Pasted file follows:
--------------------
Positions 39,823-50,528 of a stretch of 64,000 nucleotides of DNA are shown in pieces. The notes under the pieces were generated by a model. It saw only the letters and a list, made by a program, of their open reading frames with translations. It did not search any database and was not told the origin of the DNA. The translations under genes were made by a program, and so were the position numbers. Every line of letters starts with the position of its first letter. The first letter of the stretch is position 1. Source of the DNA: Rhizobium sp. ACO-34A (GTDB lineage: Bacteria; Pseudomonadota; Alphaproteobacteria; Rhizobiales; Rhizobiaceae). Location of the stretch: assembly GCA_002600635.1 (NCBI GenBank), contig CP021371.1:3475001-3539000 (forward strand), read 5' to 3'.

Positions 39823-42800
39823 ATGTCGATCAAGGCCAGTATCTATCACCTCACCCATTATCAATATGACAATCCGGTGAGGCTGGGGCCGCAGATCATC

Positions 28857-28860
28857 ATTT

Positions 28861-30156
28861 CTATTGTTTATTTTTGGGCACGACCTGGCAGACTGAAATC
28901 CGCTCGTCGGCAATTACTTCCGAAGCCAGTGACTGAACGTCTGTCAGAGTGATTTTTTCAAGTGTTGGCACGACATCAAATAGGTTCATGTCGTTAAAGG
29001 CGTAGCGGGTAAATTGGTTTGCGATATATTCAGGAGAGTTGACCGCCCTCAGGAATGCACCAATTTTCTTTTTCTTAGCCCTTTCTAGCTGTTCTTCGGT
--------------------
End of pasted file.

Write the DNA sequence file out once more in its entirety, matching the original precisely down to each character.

Positions 39,823-50,528 of a stretch of 64,000 nucleotides of DNA are shown in pieces. The notes under the pieces were generated by a model. It saw only the letters and a list, made by a program, of their open reading frames with translations. It did not search any database and was not told the origin of the DNA. The translations under genes were made by a program, and so were the position numbers. Every line of letters starts with the position of its first letter. The first letter of the stretch is position 1. Source of the DNA: Rhizobium sp. ACO-34A (GTDB lineage: Bacteria; Pseudomonadota; Alphaproteobacteria; Rhizobiales; Rhizobiaceae). Location of the stretch: assembly GCA_002600635.1 (NCBI GenBank), contig CP021371.1:3475001-3539000 (forward strand), read 5' to 3'.

Positions 39823-42800
39823 ATGTCGATCAAGGCCAGTATCTATCACCTCACCCATTATCAATATGACAATCCGGTGAGGCTGGGGCCGCAGATCATC

Positions 28857-28860
28857 ATTT

Positions 28861-30156
28861 CTATTGTTTATTTTTGGGCACGACCTGGCAGACTGAAATC
28901 CGCTCGTCGGCAATTACTTCCGAAGCCAGTGACTGAACGTCTGTCAGAGTGATTTTTTCAAGTGTTGGCACGACATCAAATAGGTTCATGTCGTTAAAGG
29001 CGTAGCGGGTAAATTGGTTTGCGATATATTCAGGAGAGTTGACCGCCCTCAGGAATGCACCAATTTTCTTTTTCTTAGCCCTTTCTAGCTGTTCTTCGGT